A Brief History of Chimney Sweeps

Chimney sweeps have a dark and interesting history, that many people do not realize in this modern day and age. It is said that the Romans built some of the first fireplaces inside of living quarters. Chimneys were built to replace the open fire concept that would heat a single room house. Over the next four hundred years in the 16th century, England rooms were smaller, and the idea of a chimney inside people’s homes started to become more known as a source of heating multiple areas inside a house or building. During the industrial revolution between the 17th and 18th century, homes with a built-in chimney were becoming commonplace all over the world. During this time, coal started to replace wood as a primary fuel for the chimneys. This fossil fuel caused far more toxic and flammable buildup than natural wood. The Great Fire of London in 1666 consumed over 13,000 homes, 87 churches, and destroyed an estimate of 70,000 of the city’s inhabitants. Because of this event, the building regulations changed, and chimney design was altered to become more accessible for regularly scheduled cleanings.¬†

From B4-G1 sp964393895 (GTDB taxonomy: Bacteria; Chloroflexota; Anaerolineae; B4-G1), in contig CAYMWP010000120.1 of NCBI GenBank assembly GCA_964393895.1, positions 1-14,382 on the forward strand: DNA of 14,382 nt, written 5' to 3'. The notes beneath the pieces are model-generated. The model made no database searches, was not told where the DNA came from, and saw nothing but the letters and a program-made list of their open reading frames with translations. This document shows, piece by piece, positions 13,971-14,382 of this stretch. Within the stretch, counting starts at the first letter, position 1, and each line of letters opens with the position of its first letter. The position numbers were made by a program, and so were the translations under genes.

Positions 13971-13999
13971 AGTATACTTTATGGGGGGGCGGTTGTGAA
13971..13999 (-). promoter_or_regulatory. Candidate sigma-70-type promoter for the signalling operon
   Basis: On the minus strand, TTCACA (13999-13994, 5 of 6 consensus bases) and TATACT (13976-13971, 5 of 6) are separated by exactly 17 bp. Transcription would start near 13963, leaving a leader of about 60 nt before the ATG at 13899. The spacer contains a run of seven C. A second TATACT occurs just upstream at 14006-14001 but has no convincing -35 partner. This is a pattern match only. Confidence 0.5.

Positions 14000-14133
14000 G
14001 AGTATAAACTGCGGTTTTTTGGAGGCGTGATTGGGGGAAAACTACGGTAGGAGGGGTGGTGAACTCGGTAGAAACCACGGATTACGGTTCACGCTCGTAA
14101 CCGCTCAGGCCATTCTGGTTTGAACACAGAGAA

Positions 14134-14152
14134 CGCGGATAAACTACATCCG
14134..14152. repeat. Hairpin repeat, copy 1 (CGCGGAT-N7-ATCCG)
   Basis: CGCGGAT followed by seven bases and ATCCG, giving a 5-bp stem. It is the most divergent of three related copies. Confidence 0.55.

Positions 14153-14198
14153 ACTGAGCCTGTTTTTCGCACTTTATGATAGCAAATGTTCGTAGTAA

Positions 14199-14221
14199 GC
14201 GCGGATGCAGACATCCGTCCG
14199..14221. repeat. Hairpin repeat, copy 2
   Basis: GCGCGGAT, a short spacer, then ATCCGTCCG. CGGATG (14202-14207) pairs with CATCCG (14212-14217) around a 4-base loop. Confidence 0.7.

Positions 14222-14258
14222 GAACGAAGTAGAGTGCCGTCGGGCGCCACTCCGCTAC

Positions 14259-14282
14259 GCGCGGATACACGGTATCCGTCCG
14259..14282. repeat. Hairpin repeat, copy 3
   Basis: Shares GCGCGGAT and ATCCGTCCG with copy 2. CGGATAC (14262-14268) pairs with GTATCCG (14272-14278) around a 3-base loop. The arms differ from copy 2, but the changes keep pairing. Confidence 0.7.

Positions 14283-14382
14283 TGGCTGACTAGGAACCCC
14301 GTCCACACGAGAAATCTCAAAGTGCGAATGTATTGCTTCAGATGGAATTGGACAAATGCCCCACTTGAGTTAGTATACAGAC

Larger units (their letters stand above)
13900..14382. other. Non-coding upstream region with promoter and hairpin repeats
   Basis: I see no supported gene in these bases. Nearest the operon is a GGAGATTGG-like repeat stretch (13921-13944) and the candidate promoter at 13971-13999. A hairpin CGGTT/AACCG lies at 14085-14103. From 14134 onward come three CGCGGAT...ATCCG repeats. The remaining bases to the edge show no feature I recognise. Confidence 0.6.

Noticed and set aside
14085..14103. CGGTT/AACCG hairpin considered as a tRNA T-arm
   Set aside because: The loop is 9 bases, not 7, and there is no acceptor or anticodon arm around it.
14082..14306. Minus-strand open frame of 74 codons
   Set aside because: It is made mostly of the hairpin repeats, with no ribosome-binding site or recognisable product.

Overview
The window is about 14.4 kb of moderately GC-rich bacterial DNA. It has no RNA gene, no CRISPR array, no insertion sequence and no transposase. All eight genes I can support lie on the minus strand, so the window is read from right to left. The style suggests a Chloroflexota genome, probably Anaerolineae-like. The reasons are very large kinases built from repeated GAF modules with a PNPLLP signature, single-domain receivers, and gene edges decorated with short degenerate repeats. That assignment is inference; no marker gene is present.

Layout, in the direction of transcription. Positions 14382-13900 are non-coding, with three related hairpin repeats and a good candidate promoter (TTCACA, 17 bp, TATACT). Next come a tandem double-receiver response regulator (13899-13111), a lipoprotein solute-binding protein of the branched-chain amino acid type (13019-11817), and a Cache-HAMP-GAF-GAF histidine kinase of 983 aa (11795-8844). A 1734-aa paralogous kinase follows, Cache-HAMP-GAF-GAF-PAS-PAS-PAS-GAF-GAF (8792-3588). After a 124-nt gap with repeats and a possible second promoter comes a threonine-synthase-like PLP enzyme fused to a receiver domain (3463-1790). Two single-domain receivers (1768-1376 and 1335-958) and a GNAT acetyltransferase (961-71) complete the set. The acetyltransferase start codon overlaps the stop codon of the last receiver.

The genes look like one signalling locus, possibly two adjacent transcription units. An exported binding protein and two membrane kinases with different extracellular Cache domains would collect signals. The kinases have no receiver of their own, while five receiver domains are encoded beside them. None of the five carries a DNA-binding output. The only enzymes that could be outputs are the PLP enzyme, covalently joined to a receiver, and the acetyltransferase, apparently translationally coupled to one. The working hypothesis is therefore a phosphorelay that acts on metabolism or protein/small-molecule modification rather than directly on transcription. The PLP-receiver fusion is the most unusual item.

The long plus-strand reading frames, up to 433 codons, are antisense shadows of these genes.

Early chimney¬†sweeps in the United Kingdom “hired” young boys as young as six years old from the workhouse, orphanages, or would buy them from their parents to work as an apprentice. Older men were too large to fit inside the narrow brick flues, so the younger apprentices would have to climb into the chimneys often with no clothing and would have to propel themselves by their knees and elbows while holding a large flat brush to scrape the soot off of the walls of the chimney. It was the master sweeps job to teach the kids the art of chimney sweeping, provide them with clothes, allow them to attend church, and wash them once a week. Work was dangerous for these young boys, since chimneys are as tall as the house, and often have sharp angles and twists inside of the flue. This could cause them to get stuck in the chimney, sometimes resulting in death. The children were also very prone to getting Chimney Sweeps’ Carcinoma due to their living conditions, as they rarely washed themselves off after a day of hard work. Once the apprentices had completed his seven-year apprenticeship, he then becomes a journeyman and can pick the master sweep of his choice to work with.